‘Summer of ’77’ by Rebecca Amiss – Review

An easy-to-read heart-warming story of friendship and nostalgia

Summer of ’77 is a wonderful feel-good tale about childhood, friendship and life that readers of all ages will enjoy. Rebecca Amiss has succeeded in delivering a page-turner that takes you back in time while also reminding older readers about what it is like to be a kid.

Albert Weiss and his father relocate from the big city to a small sea-side town in Maine to start again. With the grief of loss that is still very fresh its a struggle for them both in their own unique ways, Albert has left friends behind and his father needs to find a job. While the stress of leaving their old home plays on Albert’s mind he becomes distracted by the appearance of a girl called Robin. To begin with he takes her friendly persistence as a nuisance but eventually learns that she is a kind and good force in his life. Their friendship although a struggle at first becomes a mechanism for Albert to move on. Both of these characters have a depth and dynamic that works incredibly well for this story and they are better for knowing each other.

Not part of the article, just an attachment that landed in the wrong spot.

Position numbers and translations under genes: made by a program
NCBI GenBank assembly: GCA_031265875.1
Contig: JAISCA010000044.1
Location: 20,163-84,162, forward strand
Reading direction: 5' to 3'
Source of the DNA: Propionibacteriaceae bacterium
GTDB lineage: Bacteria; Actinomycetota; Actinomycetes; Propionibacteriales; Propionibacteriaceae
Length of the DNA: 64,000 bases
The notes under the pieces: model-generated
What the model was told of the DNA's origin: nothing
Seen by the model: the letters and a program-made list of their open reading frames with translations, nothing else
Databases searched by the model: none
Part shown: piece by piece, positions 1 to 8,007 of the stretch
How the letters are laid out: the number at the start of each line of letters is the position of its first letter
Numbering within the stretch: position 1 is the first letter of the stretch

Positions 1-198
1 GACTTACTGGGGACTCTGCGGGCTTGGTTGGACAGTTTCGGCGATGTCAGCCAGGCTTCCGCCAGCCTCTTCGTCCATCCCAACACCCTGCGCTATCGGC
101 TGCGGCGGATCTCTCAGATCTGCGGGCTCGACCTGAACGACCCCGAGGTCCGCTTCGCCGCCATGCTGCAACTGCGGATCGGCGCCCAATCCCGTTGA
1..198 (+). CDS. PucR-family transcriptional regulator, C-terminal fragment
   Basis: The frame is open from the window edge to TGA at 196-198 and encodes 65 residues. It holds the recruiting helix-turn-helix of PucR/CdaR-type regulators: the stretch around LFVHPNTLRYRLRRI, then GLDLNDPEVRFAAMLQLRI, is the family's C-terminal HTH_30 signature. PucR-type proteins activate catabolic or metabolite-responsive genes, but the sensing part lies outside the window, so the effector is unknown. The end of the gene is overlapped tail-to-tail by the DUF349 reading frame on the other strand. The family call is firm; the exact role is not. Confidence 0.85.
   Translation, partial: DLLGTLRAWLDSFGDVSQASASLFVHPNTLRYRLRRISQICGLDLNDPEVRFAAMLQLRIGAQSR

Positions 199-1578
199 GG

It was funny to think that even though Albert had only known Robin for a month, it felt as if he’d known her his whole life, and yet she still found ways to surprise him.

There are a host of fun nostalgic references littered throughout the story that took me back to a more innocent time where the stresses of adult life don’t exist but as a kid sometimes life can be hard and having good friends or family really helps. This is a rare gem of a story that any reader will certainly enjoy while having an important message and feel good vibes.

5 Stars

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